Do any of you making comments here actually own an electric car? Well I do and have been happy with it. I have a Nissan Leaf that cost me $240 a month and about $30 a month increase in my power bill. So for $270 I have a commuting vehicle that will go 100 miles on a single charge and plugs into any 110V outlet to charge. I have about a 35 mile roundtrip commute so range is not an obstacle. Do I own more that one car? Yes. I have 4 drivers in my house hold so we have multiple cars. I sold my truck that was costing me about $300 a month in fuel cost alone. Did I buy it the Leaf to go green and save the planet? Nope. I do realize that those who push this and other cars based solely on green energy are missing the bigger picture. No matter what type of energy you use fossil fuels are used to either produce it directly or indirectly. Solar panels are made with plastics(fossil fuel). Uranium is mined with fossil fuel operated equipment. Wind mills are made from raw materials that needed fossil fuels. 95% of electricity is produced with fossil fuels. So are electric cars saving the environment? Not a chance. Big picture remember. What the electric car is doing for me is saving me money on my daily commute. Is it for everyone? No. If you commute more that 75-80 miles round trip then it is not for you. But if you commute less than 50 miles daily and own more than one car then it is something worth looking at. Besides if you live in cities like Nashville that has charging stations all around town that are free, then it is almost a no-brainer. Plus the feds are going to give you $7500 tax credit for going green (you gotta love liberals.lol) So yes I own one for the pure capitalistic venture of it saves me money.

  10. Uncle Joe

    Uncle Joe GoComics PRO Member said, about 3 years ago

    Some good points from all around here. Charging your EV uses about as much power as running the AC. The grid will need serious upgrades in some areas, but others are already capable of handling the load, especially since most EVs are charged at night. We need to figure out how all the people who park on the streets would recharge, though.

    In some places like L.A. & Phoenix, displacing pollution from cars to a distant coal plant is a compelling need. EVs are responsible for less pollution than conventional cars, even when the electricity is coal generated. Hybrids are still better, though.

    In most places, getting whatever vehicle that suits your needs with the highest MPG, makes more sense. For most people, EVs are too little car, for too much money. In 10 years, that’s likely to change.

    Narrowminded & Payne show their ignorance. Your hair drier is probably more dangerous than an EV.


  11. Don9071

    Don9071 said, about 3 years ago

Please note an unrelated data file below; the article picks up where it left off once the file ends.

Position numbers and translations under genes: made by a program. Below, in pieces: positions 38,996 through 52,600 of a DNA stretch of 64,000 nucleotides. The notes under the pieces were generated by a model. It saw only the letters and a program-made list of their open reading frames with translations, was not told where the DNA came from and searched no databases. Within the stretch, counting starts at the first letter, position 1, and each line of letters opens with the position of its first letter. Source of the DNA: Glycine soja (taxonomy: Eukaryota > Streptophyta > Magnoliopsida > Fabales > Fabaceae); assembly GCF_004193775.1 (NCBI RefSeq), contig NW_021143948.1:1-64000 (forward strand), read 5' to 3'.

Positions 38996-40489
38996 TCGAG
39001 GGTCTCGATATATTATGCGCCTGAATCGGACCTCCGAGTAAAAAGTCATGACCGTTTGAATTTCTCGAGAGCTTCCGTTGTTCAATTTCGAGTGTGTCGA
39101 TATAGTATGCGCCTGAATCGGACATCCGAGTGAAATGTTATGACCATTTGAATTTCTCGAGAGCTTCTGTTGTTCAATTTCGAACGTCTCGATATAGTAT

An electric car does not cost $70000 unless you buy a Tesla.

  12. Don9071

    Don9071 said, about 3 years ago



  13. dtroutma

    dtroutma GoComics PRO Member said, about 3 years ago

    IMA 58: How many mountaintop removal sites have you seen? How many coal miners have you known who worked underground? Yes, we need coal, but it sucks, just like tar sands, which ARE dirtier, and even LESS efficient per BTU or KwH.

    I’ve wired a lot of houses, and my son’s a qualified electrician, and nuke, HVAC, and other elements we’ve talked about, and worked on. I’ve also worked with a lot of electric “personal vehicles” called wheelchairs, as well as checked out some REALLY COOL electric RACING motorcycles, and talked with the engineers who designed, built, and ride them!

    AC btw is a lot more serious drain on the grid than the phased introduction of EVs would produce. You ARE familiar with the west coast intertie, and other delivery grids around the country like the ones I’ve worked on giving rights of way to, right? Palo Verde/Devers provides a lot more electricity to L.A. than Phoenix (but they got the reactor). BPA provides lots of power- TO LOS ANGELES! Davis Dam and the other Colorado River dams deliver MORE power to L.A.. Water from the Colorado – Los Angeles. Owens Valley? Water to Los Angeles (back in the ’20’s the commissioners WERE ahead of the game!)

    Which, a HUGE part of our “energy problem” is distribution over impractical huge distances, not just generating the power, like in the middle of Nevada and New Mexico, poisoning the air, to supply big cities that don’t WANT the pollution their “lifestyle” , creates.

    Now, what do YOU know about distribution of resources? Apparently, zip.

  14. Hillbillyman

    Hillbillyman said, about 3 years ago

    You all enjoy beating a dead horse don’t you?